Researchers at the Fundación Centro Nacional de Investigaciones Cardiovasculares or CNIC in Madrid, Spain have discovered that the clearance of the white blood cells called neutrophils induces the release of blood cell making stem cells into the bloodstream.
Our blood consists of a liquid component known as plasma and cells collectively known as “formed elements.” Formed elements include red blood cells and a whole encore of white blood cells. Red blood cells contain hemoglobin that ferry oxygen from the lungs to the tissues. White blood cells come in two flavors: granulocytes, which contain granules, and agranulocytes, which are devoid of granules.
Granulocytes are a subgroup of white blood cells characterized by the presence of cytoplasmic granules. Granulocytes are formed in the bone marrow and can be classified as basophils, eosinophils, or neutrophils. These particular cell types are named according to their distinct staining characteristics using hematoxylin and eosin (H&E) histological preparations. Granules in basophils stain dark blue, eosinophilic components stain bright red, and neutrophilic components stain a neutral pink.
The most abundant white blood cells is known as a neutrophil. Neutrophils comprise 50-70% of all white blood cells and are a critical component of the immune system. When immature, neutrophils have a distinct band-shaped nucleus that changes into a segmented nucleus following maturation. Neutrophils are normally in circulating blood, but they migrate to sites of infection via chemotaxis under the direction of molecules such as Leukotriene B4. The main function of neutrophils is to destroy microorganisms and foreign particles by phagocytosis.
Because neutrophils are packed with granules that are toxic to microorganisms and our own cells, damaged neutrophils can spill a plethora of pernicious chemicals into our bodies. To prevent neutrophils from aging and becoming a problem, they live hard and die young. in the vicinity of 1011 neutrophils are eliminated every day. They are rapidly replaced, however, and the means of replacement includes stem cell mobilization from the bone marrow to the bloodstream.
Workers in the laboratory of Andrés Hidalgo have discovered what happens to the discarded neutrophils. Earlier work in mice showed that injections of dead or dying neutrophils increase the number of circulating blood cell-making stem cells. Therefore, something about dead neutrophils causes the hematopoietic stem cells to move from the bone marrow to the bloodstream. By following marked, dying neutrophils, Hidalgo and his coworkers showed that the neutrophils went to the bone marrow to die. While in the bone marrow, the dying neutrophils were phagocytosed (gobbled up) by special cells called macrophages.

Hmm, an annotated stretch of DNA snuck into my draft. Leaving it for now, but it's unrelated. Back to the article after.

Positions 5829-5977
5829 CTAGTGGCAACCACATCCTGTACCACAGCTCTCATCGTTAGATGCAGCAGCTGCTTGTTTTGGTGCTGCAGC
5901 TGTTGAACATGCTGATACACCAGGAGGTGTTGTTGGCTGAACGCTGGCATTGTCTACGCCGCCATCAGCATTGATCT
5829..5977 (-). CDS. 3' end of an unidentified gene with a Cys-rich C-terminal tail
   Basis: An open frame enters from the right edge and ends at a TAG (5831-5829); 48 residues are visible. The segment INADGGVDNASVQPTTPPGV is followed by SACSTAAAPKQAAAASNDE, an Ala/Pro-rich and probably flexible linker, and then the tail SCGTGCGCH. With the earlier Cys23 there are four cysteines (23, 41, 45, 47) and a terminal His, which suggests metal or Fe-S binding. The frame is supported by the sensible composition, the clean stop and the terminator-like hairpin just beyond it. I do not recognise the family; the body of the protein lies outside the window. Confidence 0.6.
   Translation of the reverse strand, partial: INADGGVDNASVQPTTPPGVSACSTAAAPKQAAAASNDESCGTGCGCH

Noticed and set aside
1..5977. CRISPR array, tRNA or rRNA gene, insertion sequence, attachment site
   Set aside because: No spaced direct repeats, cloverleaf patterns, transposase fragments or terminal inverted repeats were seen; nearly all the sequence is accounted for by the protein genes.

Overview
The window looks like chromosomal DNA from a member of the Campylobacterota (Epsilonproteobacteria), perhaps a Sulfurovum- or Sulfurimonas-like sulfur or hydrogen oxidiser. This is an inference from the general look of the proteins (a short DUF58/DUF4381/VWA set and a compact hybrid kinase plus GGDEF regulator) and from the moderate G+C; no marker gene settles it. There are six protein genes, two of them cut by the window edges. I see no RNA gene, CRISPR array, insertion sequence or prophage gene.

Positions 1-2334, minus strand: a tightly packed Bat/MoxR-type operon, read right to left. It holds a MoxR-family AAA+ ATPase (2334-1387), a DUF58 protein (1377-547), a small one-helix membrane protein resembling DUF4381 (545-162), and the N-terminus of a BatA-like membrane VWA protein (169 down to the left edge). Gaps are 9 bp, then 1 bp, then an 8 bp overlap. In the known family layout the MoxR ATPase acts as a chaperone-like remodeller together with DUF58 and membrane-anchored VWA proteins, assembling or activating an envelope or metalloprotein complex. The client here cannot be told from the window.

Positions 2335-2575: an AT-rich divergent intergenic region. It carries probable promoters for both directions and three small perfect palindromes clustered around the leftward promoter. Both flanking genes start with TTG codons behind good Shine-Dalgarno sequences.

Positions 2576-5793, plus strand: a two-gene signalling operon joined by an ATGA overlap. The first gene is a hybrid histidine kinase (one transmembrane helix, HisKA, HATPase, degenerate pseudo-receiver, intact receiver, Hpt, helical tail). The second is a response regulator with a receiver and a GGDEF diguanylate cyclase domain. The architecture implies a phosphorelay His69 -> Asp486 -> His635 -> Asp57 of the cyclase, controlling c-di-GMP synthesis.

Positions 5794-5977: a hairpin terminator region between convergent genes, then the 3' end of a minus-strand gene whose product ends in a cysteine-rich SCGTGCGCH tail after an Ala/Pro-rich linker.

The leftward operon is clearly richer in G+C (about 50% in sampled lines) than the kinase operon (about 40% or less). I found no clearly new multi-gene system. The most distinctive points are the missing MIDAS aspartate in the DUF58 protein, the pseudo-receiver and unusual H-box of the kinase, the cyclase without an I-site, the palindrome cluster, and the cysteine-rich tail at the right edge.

Once these bone marrow-located macrophages phagocytose aged neutrophils, they begin to signal to hematopoietic stem cells in the bone marrow, and these signals drive them to move from the bone marrow to the bloodstream to replenish the neutrophil population.
Hidalgo admits that even though his research has produced some unique answers to age-old questions, it also poses almost as many questions as it answers. For example, Hidalgo and his colleagues showed that neutrophils follow a circadian or day/night rhythm and this has implications for diseases. For instance, the vast majority of heart attacks are in the morning. Does this have something to do with neutrophil aging cycles?
“Our study shows that stem cells are affected by day/night cycles thanks to this cell recycling . It is possible that the malign stem cells that cause cancer use this mechanism to relocate, for example, during metastasis,” said Hidalgo.
Daily changes in neutrophil function could be part of the reason that acute cardiovascular and inflammatory events such as heart attack, sepsis or stroke tend to occur during particular times of the day.
“Given that this new discovery describes fundamental processes in the body that were unknown before, it will now be possible to interpret the alterations to certain physiological patterns that occur in many diseases,” Hidalgo said.
See Cell 2013; 153(5): 1025 DOI:10.1016/j.cell.2013.04.040.